Nmr  (Page 5/6)

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The differences in chemical shift labeled J are known as the coupling constant. If two nuclei are coupled to each other, the coupling constants will be the same. For example, in the case of 1,1-dibromo-2,2-dichloroethane, the two peaks that make up the doublet due to the ${\text{CCl}}_{2}$ will be exactly split the same distance as the two peaks that make up the doublet due to the ${\text{CBr}}_{2}$ group. In a complex spectrum, this allows us to identify which peaks are coupled to each other. Peaks that are coupled to each other will most likely arise because the H atoms are on adjacent (or nearby) carbon atoms.

We need to consider a couple of other cases in order to have enough information on coupling patterns to understand common problems. There are cases where there is more than one proton on adjacent carbon atoms.

Let us first consider the case where one or more protons on one carbon atom (let's call it Carbon A) "see" two identical protons on a neighboring carbon atom (called Carbon B). What types of magnetic fields will be seen by the protons on Carbon A? To sort this out, we need to consider the different possible spin combinations of the protons on Carbon B. This is done purely by probability. There are four possibilities:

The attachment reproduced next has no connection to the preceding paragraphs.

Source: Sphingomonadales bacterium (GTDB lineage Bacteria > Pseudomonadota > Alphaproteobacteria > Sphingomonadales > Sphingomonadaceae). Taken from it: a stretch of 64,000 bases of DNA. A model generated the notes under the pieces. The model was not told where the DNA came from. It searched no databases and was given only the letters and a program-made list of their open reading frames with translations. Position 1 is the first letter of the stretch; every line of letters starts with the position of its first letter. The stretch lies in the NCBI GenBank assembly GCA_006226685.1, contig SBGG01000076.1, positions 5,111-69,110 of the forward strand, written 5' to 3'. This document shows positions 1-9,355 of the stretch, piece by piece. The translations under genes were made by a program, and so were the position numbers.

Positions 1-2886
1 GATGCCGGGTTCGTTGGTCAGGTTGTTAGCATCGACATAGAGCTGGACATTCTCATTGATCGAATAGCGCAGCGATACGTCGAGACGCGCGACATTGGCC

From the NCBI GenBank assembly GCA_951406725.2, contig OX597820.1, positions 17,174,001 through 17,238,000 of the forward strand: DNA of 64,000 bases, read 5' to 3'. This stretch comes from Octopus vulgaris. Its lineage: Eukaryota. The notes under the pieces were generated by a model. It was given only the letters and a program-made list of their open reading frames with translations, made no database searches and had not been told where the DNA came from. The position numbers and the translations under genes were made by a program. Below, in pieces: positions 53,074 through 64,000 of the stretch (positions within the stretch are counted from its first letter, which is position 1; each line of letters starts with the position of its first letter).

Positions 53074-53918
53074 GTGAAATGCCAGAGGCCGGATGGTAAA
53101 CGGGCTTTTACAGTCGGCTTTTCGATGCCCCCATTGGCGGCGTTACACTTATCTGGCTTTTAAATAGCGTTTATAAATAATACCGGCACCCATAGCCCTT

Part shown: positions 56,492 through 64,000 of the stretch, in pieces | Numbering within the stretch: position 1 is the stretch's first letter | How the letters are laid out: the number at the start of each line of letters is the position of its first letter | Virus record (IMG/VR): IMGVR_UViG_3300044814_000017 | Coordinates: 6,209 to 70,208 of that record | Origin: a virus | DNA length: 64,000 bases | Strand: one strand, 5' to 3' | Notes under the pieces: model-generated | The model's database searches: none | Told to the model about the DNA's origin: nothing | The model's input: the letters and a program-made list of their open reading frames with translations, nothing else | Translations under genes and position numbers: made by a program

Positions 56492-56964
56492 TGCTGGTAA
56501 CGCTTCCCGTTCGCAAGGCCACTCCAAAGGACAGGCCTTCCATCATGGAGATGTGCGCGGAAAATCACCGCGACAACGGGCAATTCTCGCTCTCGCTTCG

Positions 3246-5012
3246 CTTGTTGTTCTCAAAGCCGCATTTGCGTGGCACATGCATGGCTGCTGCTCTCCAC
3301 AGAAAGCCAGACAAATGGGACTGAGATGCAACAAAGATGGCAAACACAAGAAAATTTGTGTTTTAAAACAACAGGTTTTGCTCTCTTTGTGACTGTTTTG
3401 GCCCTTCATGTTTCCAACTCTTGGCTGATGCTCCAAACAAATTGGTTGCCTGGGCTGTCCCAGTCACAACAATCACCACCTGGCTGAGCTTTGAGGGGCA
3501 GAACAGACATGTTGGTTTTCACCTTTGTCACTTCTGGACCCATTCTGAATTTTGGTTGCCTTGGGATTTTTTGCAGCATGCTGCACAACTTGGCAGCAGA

These can be described by the spin numbers: (+1/2, +1/2), (+1/2, -1/2), (-1/2, +1/2), (-1/2, -1/2). It should be easy to see that the energies of the two combinations (+1/2, -1/2) and (-1/2, +1/2) will be equal. We can order these possibilities according to their expected energies in the presence of a strong external field:

The splitting of the protons on Carbon A will be into three signals in a 1:2:1 ratio, the 2 arising because that energy level is twice as probable.

The case for three protons on an adjacent carbon atom is worked out in a similar fashion. Again, the splitting seen by the protons on Carbon A attached to Carbon B (a methyl group) would be as follows:

There are 8 possible combinations of spin states which divide into a 1:3:3:1 ratio. Either all spins are up, two up and one down, two down and one up, or all up. A proton or protons on one carbon atom adjacent to a methyl group will, therefore, split into a quartet with area ratios of 1:3:3:1.

Ethyl

If we have a ${\text{CH}}_{3}{\text{CH}}_{2}^{-}$ group, as in chloroethane, we would expect to see two peaks in a ratio of 3:2. The methyl group signal will be split into a triplet (with relative areas of 1:2:1) by coupling to the methylene protons. The methylene protons are split into a quartet (with relative areas of 1:3:3:1) by coupling to the methyl protons. Therefore, we expect the spectrum of an ethyl group to look something like…

***SORRY, THIS MEDIA TYPE IS NOT SUPPORTED.***

Notice that the chemical shift of a peak split by coupling is defined as the center of the peak pattern. As mentioned earlier, the distance between the peaks of the ${\text{CH}}_{3}$ group (the coupling constant) will be the same as the distance between the peaks of the ${\text{CH}}_{2}$ group. Also note that the total intensity of the peaks due to the ${\text{CH}}_{3}$ group is 1.5 times the size of the total intensity for the peaks of the ${\text{CH}}_{2}$ group.

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